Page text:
Romanian President Klaus Iohannis has nominated former European Commissioner Dacian Ciolos as the country’s new prime minister, after mass protests over a deadly nightclub fire brought down the government last week.
Iohannis said on Tuesday that Romania needed “a clean person” who was not involved in scandals.
“I see a government of technocrats as the solution for now,” the president told reporters. “Political parties agree with this idea. I’m convinced this is the right path for a year [until a parliament election]”.
Under the constitution, Ciolos, who was EU agriculture commissioner from 2010 to 2014, has 10 days to draft a programme, come up with a team of ministers and ask parliament for a vote of confidence.
If approved by parliament, he will then put together a government and remain in office until elections due in the autumn of 2016.
“I will concentrate my attention and energy on forming a team,” Ciolos, who also served as Romania’s agriculture minister from 2007 to 2008, told reports at the Cotroceni presidential palace.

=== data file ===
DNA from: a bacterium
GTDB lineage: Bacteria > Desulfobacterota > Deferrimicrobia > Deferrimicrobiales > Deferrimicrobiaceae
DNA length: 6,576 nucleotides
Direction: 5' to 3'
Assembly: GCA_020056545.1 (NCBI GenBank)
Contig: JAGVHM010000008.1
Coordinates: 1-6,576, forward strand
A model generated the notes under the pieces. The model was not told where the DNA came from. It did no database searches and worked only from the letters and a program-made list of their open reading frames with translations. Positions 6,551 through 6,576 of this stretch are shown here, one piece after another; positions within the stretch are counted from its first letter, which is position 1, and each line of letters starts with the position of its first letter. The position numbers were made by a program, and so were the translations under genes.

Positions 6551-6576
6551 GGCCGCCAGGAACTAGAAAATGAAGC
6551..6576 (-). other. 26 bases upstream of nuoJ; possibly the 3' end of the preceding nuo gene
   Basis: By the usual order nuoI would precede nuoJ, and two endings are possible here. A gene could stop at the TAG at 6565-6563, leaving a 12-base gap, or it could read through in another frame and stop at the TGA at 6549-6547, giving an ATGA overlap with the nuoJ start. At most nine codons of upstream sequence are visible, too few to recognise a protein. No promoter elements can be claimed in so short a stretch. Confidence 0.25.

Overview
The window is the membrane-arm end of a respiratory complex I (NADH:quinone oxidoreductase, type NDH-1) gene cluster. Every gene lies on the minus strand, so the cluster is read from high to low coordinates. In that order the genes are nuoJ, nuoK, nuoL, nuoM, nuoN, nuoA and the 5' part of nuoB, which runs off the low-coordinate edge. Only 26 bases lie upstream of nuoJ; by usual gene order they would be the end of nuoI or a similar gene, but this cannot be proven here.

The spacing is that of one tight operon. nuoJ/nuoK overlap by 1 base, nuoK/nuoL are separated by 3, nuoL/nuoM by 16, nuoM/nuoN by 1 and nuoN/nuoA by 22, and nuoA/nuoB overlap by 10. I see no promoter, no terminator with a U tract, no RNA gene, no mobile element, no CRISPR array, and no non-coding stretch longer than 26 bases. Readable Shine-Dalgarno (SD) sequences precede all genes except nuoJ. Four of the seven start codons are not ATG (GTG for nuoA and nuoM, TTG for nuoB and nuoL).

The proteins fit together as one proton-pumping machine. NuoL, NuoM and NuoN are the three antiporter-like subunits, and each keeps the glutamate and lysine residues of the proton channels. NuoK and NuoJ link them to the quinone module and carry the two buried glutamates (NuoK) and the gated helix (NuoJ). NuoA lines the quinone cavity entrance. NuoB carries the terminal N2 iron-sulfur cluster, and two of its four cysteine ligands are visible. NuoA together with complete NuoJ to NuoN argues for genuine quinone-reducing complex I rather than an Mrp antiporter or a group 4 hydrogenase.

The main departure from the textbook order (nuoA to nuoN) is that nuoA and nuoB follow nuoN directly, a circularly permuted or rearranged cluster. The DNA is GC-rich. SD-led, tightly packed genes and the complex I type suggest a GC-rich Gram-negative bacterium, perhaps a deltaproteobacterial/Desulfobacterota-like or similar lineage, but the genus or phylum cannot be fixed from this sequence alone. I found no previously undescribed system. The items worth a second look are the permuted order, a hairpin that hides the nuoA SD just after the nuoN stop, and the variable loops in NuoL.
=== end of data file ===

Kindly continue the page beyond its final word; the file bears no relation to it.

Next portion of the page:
“We’ve been through a key period for our society. Romanian society has reached that degree of maturity that requires a public presence by a government, so that it acts like a bridge between various state institutions.”
Analysts expect that a cabinet of technocrats, with a term ending in late 2016, will easily garner enough parliamentary support.
“He [Ciolos] will likely try to select independent candidates to head individual portfolios,” Otilia Dhand, an analyst at Teneo Intelligence, a New York-based political risk consultancy, told the Reuters news agency.
“His government will not make any significant changes in current policies. It will be a cabinet of ‘status quo maintenance’.”
Former Prime Minister Victor Ponta quit on November 4 after tens of thousands, mostly young people, staged days of protests calling for an end to corruption and for better governance, following a fire in a Bucharest nightclub last month that killed at least 48 people.
The government is currently headed by interim Prime Minister Sorin Campeanu, the former education minister.